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20.12.2012
The future of (mobile) payments: New (online) players competing with banks
Abstract: The rise of mobile and online payments opens up new opportunities, but of course also presents new risks for financial services providers. A lot of attention is currently paid to the (walled garden) strategies of new competitors such as Google, Apple or PayPal. They are increasingly putting out their feelers in segments outside of their own territory, e.g. the market for (mobile) payments. Those financial services providers who do not modernise their upstream and downstream value chains or subject them to the transformation process required for the digital network architecture could suffer painful losses over the medium term. Our paper draws four scenarios on how the market share of banks might develop in about three to five years’ time, with a particular focus on the European market.
Topics: Banking; E-commerce; Global financial markets; Information technology; Innovation; Internet; Key issues - nicht mehr verwenden!; Media/PR & Advertising; Sectors / commodities; Services; Social values / Consumer behaviour; Socio-econ. trends; Technology and innovation; Telecommunication; Trade
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20.11.2012
Universal banks: Optimal for clients and financial stability
Abstract: The political dynamics in Europe have shifted against universal banks in recent months. This is a dangerous development that threatens the key role such banks play in modern economies and risks eliminating many of the advantages universal banks have to offer: in a “one-stop shop”, they provide their customers with a broad range of tailor-made services, higher volumes of credit and lower funding costs than narrower “specialist banks”. In addition, thanks to the diversification of their operations and the potential to leverage revenue and cost synergies, universal banks tend to be more stable than specialist banks. They also provide for diversity in bank business models and are better positioned to monitor the financial health of specific clients as well as to spot unsustainable risk accumulation across financial markets.
Topics: Banking; Global financial markets; International capital markets; International financial system; Key issues - nicht mehr verwenden!; Supervision and regulation
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14.11.2012
GCC financial markets: Long-term prospects for finance in the Gulf region
Abstract: The GCC (Cooperation Council for the Arab States of the Gulf) countries stand a solid chance of succeeding in developing their financial markets and promoting their competitiveness. GCC countries progressed on this objective at different pace. A convincing joint strategy for developing markets and their integration as well as a continuation of the improvement of legal and regulatory framework conditions will be indispensable if the GCC and its main financial hubs want to narrow the gap with the top ranks of global financial centres.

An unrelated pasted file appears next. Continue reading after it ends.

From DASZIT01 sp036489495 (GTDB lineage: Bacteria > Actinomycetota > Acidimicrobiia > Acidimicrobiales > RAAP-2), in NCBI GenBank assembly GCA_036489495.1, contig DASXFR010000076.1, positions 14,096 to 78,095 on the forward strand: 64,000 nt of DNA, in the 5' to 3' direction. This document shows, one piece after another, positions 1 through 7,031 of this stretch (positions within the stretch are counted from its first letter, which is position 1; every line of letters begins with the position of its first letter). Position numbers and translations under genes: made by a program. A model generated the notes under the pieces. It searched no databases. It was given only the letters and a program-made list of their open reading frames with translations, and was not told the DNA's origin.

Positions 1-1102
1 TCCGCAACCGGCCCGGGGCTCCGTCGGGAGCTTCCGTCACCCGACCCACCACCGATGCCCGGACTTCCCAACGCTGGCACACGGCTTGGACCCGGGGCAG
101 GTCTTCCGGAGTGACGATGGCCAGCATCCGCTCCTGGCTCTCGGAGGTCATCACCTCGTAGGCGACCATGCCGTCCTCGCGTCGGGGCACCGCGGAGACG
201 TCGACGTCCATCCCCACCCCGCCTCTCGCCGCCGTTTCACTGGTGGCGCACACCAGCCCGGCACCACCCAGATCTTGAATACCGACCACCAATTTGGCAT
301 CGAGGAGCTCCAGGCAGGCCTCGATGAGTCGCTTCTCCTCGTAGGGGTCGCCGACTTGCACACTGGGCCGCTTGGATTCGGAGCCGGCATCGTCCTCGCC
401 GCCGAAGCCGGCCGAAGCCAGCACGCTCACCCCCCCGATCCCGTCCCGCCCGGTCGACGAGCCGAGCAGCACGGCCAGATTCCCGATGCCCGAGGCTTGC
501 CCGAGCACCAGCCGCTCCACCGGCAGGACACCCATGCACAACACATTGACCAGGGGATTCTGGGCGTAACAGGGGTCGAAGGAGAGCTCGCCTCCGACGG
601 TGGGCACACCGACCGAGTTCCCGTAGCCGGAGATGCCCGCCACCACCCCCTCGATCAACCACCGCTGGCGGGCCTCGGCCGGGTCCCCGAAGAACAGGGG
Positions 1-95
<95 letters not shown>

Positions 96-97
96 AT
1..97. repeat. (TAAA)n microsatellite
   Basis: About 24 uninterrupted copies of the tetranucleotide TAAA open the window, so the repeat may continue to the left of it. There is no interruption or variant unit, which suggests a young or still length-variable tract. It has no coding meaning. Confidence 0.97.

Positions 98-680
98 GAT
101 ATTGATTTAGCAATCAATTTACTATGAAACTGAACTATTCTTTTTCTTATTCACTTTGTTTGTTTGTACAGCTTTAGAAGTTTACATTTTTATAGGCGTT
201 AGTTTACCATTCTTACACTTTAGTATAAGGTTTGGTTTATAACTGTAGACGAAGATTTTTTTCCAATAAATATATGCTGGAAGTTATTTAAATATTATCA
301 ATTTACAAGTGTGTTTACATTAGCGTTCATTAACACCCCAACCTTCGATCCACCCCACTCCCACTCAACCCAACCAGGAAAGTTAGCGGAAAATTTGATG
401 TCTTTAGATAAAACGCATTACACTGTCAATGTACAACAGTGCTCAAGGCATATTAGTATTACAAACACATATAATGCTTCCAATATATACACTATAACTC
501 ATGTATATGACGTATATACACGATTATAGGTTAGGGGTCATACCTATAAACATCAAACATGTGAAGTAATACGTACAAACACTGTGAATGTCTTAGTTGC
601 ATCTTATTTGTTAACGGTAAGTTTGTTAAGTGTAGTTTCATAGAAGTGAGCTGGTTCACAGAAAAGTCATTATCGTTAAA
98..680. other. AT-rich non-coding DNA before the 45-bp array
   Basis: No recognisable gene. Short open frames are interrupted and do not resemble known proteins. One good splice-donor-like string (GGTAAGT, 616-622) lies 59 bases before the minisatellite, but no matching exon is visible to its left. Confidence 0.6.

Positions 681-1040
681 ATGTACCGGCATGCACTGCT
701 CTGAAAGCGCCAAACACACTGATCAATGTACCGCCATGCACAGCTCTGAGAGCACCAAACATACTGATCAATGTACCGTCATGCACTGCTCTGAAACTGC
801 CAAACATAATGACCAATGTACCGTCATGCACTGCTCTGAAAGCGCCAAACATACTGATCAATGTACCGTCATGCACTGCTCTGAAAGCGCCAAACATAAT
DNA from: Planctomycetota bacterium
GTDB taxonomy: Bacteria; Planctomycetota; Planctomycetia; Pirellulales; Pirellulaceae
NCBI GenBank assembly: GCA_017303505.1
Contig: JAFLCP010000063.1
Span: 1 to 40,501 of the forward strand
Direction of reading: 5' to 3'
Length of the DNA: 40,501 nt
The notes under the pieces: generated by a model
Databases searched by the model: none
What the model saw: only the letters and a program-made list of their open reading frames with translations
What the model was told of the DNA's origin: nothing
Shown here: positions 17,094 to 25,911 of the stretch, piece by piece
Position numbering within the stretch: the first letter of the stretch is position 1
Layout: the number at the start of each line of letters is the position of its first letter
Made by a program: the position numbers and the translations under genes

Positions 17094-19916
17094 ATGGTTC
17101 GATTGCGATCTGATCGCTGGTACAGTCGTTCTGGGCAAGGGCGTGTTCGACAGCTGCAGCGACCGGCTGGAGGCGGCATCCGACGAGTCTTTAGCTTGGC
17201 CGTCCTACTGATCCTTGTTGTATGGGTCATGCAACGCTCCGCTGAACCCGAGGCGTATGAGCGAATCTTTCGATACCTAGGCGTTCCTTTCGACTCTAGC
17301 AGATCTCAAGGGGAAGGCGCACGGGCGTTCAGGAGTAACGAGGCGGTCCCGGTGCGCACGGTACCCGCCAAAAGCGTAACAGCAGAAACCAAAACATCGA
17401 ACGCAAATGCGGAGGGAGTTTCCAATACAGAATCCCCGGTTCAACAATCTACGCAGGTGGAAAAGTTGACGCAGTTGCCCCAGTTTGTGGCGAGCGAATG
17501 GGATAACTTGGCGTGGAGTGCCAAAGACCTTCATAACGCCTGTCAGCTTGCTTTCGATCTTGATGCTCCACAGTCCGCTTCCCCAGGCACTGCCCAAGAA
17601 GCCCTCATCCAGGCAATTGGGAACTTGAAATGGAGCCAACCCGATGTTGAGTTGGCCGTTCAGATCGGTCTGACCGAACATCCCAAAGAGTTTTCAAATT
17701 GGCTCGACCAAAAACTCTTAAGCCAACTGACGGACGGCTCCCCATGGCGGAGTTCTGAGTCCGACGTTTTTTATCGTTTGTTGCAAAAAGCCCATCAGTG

Topics: Asia; Banking; Emerging markets; Financial market trends; Global financial markets; International capital markets; International financial system; Key issues - nicht mehr verwenden!; Middle East; Supervision and regulation
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27.09.2012
First birthday for the Swiss franc floor against the euro: Unorthodox intervention to tackle huge capital inflows
Abstract: Over a year ago the Swiss National Bank (SNB) took drastic action to halt the massive appreciation of the Swiss franc, by introducing an explicit floor of CHF 1.20 per euro. With its measure the SNB has sought to stem the huge tide of capital inflows. This policy may offer an interesting insight into the also increasingly unorthodox policies being pursued to address the crisis in the euro area.
Topics: Capital markets; Capital markets policy; Economic policy; Exchange rates; Financial market trends; Global financial markets; Intern. economic system; International capital markets; International financial system; Key issues - nicht mehr verwenden!; Macroeconomics; Monetary policy; Prices, inflation; Supervision and regulation; Trade
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13.09.2012
Microfinance in evolution: An industry between crisis and advancement
Abstract: For a long time it seemed that microfinance could accomplish social and financial goals simultaneously and without frictions. But following the international financial crisis and global recession, microfinance experienced its first serious setback starting in 2008. While initially it was assumed that the industry’s problems were triggered by the global crisis and the following recession, a consensus is now emerging that problems are rooted within the characteristics of the microfinance industry as they have developed over time. Problems emerged as some microfinance institutions expanded too quickly, rolled out new products or expanded into different markets without the required institutional capabilities and controls. In order to enter a sustainable growth path, client focus needs to be put back at the core of all operations. A new balance needs to be achieved between social and commercial objectives in microfinance.